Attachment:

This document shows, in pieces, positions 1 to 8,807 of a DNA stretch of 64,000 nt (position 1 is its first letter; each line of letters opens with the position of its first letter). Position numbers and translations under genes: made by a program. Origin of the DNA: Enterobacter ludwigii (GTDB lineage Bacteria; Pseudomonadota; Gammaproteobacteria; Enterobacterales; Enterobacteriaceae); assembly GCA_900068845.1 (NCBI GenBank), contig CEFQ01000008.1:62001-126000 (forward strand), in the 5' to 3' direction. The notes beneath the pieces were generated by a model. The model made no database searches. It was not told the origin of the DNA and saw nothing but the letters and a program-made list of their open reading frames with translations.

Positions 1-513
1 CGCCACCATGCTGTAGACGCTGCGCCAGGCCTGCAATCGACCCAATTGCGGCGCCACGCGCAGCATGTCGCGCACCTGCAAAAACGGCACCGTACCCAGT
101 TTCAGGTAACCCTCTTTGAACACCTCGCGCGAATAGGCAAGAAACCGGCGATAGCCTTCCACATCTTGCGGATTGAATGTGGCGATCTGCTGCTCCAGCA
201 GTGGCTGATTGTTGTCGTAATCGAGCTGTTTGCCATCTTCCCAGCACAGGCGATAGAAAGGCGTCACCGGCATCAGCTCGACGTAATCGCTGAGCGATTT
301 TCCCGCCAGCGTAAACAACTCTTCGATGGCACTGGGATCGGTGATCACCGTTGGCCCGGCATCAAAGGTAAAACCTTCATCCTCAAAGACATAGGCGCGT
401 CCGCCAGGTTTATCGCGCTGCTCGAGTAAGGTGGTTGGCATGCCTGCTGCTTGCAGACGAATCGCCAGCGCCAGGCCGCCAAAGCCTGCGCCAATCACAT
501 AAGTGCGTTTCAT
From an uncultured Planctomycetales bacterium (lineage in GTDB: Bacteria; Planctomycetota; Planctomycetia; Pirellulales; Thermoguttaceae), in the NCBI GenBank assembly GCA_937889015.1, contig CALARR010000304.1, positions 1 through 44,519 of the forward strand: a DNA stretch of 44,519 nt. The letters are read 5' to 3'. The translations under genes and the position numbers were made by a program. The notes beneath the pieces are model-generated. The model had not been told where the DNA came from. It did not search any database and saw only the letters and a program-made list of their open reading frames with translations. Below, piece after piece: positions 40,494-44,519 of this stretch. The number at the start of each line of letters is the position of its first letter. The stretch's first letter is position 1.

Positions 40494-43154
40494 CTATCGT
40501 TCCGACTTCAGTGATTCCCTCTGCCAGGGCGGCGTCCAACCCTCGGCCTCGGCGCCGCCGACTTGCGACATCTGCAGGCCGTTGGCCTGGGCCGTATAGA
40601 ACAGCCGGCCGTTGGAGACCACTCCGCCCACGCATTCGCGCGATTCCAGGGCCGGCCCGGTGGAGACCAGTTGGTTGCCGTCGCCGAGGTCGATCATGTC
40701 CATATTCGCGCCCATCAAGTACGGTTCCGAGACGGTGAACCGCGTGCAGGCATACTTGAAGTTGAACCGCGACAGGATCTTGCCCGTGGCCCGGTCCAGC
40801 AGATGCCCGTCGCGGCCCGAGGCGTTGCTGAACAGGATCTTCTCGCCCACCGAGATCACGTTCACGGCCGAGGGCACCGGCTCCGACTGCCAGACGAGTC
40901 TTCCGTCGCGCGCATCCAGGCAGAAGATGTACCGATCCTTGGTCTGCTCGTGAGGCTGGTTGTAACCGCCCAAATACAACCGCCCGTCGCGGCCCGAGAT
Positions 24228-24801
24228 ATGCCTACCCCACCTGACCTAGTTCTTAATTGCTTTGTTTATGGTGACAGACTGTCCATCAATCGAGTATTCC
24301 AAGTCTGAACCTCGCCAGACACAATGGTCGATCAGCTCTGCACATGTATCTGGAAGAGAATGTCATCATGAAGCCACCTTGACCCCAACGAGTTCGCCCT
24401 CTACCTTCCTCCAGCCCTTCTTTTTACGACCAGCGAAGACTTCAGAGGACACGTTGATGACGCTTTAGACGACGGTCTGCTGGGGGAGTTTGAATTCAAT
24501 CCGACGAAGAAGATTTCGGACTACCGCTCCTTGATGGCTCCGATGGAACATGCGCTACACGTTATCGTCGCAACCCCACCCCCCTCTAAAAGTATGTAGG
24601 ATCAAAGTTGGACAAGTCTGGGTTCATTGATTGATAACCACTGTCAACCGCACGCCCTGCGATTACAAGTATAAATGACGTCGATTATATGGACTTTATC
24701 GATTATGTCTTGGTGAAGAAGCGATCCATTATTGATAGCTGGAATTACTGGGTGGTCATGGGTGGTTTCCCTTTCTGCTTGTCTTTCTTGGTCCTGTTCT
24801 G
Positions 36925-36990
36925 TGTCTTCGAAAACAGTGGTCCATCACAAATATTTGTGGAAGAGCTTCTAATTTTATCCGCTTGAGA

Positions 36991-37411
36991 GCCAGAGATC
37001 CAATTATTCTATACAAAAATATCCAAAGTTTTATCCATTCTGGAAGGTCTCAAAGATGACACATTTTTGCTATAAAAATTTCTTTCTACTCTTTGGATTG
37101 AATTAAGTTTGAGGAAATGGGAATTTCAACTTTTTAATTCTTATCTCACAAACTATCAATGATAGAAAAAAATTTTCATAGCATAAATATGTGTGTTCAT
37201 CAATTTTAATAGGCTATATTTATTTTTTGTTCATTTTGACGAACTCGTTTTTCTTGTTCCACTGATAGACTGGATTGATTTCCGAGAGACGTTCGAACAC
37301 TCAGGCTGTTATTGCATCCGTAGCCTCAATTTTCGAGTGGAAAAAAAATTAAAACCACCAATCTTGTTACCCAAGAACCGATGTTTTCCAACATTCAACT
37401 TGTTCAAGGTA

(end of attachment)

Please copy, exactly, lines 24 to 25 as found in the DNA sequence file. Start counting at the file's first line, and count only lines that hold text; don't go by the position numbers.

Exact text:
24801 G
Positions 36925-36990